The granite tile finish is polished on the walls but honed on the floor to make it less slippery.
“Granite would work perfectly in any kind of bathroom; placed on the diagonal, it will make the room look taller,” notes Khoshkharaman. “With smaller bathrooms, you can work on the diagonal but in a lighter shade. What I usually do then is a diagonal 12 inches by 12 inches or smaller on the floor and choose a different pattern for the shower wall — maybe a rectangular pattern.”
5. Add an accent
For the cautious renovator, accent tile might be the way to go. Instead of committing to bold designs across the room, make a statement with a distinctive wall, or add a touch of drama with carefully placed color.
Laurie JB Stubb, principal of Place Architecture: Design, used tile to create an accent wall in her bathroom on both sides of the wall that separates the interior of the shower and the wall facing the toilet.
Her tile choice for the accent wall is half-inch circles of Calacatta marble, sealed with a clear, rubbed-on finish, to protect the otherwise porous material. The small size together with the slight variance of gray gives the delightful impression of bubbles — perfect for the bath or, in this case, the shower.
“What we were trying to accomplish was a very natural palette to go with the space and [to] have the accent wall not only different from the surrounding tile, but also to add more texture,” Stubb says.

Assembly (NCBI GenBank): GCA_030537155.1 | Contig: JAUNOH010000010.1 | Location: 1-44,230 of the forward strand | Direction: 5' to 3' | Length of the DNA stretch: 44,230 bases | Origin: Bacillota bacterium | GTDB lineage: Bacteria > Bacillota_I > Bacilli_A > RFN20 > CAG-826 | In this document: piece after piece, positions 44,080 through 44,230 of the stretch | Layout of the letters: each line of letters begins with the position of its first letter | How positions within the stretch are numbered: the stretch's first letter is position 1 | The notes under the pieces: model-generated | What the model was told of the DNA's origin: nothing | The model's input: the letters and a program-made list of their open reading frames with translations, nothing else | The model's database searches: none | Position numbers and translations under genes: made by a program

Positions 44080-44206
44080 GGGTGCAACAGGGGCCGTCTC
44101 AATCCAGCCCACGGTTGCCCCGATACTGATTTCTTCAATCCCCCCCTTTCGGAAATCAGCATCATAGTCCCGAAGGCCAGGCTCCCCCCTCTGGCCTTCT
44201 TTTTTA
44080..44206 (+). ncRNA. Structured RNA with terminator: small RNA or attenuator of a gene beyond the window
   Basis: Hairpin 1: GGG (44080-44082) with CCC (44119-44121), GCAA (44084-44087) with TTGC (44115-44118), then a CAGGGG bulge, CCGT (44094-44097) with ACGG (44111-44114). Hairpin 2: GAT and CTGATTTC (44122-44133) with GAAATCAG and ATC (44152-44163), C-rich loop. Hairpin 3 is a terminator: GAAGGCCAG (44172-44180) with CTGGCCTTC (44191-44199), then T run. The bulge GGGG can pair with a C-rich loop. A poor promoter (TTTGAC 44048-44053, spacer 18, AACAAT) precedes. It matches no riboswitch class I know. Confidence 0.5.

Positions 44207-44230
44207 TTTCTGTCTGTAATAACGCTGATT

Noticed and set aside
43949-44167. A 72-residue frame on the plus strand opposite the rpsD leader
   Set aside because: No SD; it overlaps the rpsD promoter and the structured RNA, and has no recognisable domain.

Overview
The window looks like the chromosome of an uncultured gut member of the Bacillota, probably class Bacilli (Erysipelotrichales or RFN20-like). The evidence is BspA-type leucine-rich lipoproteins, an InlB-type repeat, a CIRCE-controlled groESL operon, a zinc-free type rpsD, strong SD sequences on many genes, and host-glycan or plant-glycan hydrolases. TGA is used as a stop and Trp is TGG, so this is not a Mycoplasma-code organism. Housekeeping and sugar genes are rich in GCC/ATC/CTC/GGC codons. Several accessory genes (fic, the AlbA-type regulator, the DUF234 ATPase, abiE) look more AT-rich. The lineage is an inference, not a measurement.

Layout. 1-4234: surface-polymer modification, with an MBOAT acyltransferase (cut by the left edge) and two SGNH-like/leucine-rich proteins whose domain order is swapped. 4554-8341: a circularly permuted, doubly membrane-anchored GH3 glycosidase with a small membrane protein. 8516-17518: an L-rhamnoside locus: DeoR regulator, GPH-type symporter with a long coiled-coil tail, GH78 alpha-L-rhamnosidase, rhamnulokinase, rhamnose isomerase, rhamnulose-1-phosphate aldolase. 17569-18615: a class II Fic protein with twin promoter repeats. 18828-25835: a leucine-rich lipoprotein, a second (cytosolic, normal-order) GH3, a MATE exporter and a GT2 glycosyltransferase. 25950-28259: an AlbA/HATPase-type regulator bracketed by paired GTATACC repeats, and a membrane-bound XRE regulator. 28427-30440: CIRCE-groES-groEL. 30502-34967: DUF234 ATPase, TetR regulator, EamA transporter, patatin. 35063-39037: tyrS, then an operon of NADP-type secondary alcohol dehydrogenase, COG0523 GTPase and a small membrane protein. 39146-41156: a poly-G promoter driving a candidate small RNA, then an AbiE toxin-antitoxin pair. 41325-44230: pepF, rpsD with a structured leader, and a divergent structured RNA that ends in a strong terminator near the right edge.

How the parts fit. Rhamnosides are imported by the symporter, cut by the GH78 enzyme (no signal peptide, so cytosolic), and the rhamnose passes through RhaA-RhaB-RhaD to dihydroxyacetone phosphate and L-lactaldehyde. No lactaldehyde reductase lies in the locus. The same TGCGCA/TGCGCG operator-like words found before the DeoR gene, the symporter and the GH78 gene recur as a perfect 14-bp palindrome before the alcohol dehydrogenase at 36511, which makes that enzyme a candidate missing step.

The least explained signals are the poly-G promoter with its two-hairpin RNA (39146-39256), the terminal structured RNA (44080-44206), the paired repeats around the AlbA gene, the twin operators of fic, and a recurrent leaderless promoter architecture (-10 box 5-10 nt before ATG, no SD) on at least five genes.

Her advice on selecting the right tile for an accent wall? Consider the light.
“For me, natural light is always a big factor,” she says. “That changes the color and hue of the tile. It looks different at different times of the day. If you pick an accent tile and you like it in the morning, you may not like it in the evening.”
Jon Skarda, president of Shore-Line Construction, uses touches of hand-painted tile to create another kind of accent — as a way to break up a wall, create a border or add interest to a sink. The finished product often has a Latin, Mediterranean or Moroccan look.
“Anyone can have these as an accent in their bath,” Skarda says. “A diamond grinder removes the old tile and installs the painted tiles in their place.”
6. Make a mosaic
Mosaics, in their earliest form, have been around since the second half of the third millennium BC. The process of implementing small pieces of inlaid multi-colored materials to create patterns, pictures and medallions is anything but innovative. However, mosaics it is today’s uses of mosaic as accent walls that are growing in popularity and affordability in both residential and commercial spaces.
The Mosaic Tile Co., with five regional locations in the Mid-Atlantic area, showcases a marble-in-marble technique of geometric patterns used in both kitchens and bathrooms.
“Our Athens Seaweed Mosaic is a very popular design that came out in the last year,” noted Product Development and Design Center Coordinator, Amy Kelly. “It’s modern, very sleek, but the marble gives it a classic look.”
Small chips of randomly cut marble in sizes ranging from ¼ inch to 1 inch are affixed like puzzle pieces to mesh in 12-inch by 12-inch blocks. The exact pattern is placed on every block to ensure continuity of design. In the Athens Seaweed Mosaic, natural shades of gray with white marble produce a wave pattern that stops and starts in the same spot.
“The variations in color provide interest, create texture and [keep] the design from looking flat,” Kelly says.